Abstract

Hepatic functions of 61 children, diagnosed to have dengue infection (DI), aged 2 months to 12 years comprising 37 cases of dengue fever (DF), 16 with dengue hemorrhagic fever (DHF), and eight with dengue shock syndrome (DSS) were prospectively studied during the acute attack. Hepatomegaly (74 per cent), epistaxis (26 per cent), jaundice (25 per cent), and petechial rashes (18 per cent) were the common clinical manifestations of DI. On admission, levels of serum aspartate transaminase (AST), serum alanine transaminase (ALT) and serum alkaline phosphatase (AP) were raised in 80-87 per cent of children with hepatomegaly (group I) and 81 per cent of cases without hepatomegaly (group II). During the second week of hospitalization the proportion of cases with raised levels of AST, ALT, AP and serum bilirubin increased and the mean levels were significantly higher (p<0.05) in both the groups. These levels gradually declined over the next 2-3 weeks. All the cases with DSS and DHF had raised AST, ALT and AP levels and the mean levels of these enzymes were significantly higher (p<0.05) as compared to DF. Our results suggest a transient derangement of liver functions in childhood DI, more so in DSS and DHF, with or without hepatomegaly.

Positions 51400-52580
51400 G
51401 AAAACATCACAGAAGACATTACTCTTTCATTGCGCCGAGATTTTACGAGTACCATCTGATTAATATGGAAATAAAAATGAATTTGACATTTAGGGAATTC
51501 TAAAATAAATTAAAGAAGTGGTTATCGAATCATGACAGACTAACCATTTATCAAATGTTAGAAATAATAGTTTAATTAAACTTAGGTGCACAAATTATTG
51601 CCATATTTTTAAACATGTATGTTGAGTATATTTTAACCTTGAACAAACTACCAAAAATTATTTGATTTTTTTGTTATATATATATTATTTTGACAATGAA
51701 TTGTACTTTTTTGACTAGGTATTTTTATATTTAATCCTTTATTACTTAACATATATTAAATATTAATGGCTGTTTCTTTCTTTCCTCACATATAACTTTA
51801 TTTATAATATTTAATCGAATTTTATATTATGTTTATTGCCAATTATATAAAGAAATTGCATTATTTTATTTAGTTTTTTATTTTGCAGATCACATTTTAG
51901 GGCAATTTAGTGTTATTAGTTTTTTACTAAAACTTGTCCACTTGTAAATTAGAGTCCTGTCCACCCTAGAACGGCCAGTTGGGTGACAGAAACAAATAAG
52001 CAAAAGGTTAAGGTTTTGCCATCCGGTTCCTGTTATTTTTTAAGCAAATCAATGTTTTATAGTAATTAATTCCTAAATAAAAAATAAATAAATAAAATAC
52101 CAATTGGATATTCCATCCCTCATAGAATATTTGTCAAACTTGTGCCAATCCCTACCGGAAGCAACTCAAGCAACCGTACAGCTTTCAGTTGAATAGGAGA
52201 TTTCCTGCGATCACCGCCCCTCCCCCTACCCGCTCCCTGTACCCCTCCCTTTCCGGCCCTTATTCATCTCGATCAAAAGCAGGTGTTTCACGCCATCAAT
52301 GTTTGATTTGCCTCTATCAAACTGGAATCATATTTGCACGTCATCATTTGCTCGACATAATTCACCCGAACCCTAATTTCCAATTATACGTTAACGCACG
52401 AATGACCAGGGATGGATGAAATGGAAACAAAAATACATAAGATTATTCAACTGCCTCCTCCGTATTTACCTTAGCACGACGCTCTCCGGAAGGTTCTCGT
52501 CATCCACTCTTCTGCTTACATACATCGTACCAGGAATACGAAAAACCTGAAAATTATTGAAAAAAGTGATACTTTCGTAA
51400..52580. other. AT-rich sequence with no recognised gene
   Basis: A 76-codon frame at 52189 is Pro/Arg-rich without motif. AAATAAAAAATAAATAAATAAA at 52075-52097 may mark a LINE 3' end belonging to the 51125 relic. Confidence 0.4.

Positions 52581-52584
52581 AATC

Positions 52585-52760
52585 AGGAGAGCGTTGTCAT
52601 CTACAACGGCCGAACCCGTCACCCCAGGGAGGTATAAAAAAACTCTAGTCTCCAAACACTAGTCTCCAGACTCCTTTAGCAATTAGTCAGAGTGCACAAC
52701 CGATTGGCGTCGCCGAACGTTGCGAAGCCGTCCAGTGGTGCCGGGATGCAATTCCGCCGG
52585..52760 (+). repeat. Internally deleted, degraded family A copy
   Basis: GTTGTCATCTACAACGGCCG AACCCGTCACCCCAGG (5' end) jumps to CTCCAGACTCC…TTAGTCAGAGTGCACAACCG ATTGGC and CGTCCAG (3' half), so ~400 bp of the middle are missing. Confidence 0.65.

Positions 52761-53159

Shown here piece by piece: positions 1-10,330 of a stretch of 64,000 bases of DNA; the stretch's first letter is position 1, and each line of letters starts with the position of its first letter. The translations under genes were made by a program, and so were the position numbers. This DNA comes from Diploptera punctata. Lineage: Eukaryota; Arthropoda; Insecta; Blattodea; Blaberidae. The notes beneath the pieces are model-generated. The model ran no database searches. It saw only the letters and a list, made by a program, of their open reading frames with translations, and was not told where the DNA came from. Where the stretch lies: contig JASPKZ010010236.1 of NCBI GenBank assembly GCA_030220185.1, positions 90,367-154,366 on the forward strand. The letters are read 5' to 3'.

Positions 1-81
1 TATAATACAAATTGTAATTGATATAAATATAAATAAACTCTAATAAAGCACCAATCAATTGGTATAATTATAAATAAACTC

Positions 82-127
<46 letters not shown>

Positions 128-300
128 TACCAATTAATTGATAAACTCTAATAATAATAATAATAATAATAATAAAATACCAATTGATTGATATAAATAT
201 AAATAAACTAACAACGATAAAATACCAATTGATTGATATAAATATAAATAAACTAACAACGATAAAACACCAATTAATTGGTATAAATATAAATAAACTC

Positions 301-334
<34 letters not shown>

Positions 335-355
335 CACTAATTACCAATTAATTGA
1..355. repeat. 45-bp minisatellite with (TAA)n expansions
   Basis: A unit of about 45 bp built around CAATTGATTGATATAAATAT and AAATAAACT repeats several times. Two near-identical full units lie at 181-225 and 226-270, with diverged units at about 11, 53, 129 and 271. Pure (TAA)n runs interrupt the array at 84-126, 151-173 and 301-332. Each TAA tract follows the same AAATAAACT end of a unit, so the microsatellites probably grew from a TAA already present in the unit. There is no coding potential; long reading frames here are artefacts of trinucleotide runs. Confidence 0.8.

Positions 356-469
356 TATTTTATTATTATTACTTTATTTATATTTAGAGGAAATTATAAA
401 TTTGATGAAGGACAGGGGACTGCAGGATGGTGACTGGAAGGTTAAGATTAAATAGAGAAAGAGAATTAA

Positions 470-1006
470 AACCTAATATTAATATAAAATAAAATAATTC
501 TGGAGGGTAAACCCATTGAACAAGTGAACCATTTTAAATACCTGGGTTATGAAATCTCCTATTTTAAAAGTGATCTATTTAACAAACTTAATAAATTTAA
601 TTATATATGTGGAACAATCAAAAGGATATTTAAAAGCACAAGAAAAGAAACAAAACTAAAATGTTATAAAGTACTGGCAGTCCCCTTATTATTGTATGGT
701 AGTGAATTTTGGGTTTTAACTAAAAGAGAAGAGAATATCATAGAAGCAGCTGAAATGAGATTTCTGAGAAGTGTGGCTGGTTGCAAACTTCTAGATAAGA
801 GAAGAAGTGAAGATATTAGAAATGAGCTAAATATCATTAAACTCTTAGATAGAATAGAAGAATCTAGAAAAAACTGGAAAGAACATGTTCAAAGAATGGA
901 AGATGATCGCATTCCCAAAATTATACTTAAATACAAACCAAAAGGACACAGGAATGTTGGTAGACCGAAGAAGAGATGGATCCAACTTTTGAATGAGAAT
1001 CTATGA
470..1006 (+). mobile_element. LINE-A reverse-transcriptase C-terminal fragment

Author notes

Division of Pediatric Gastroenterology and Nutrition, Department of Paediatrics, Lady Hardinge Medical College and Associated Kalawati Saran Children's Hospital, New Delhi, 110 001, India ZCorresponding author

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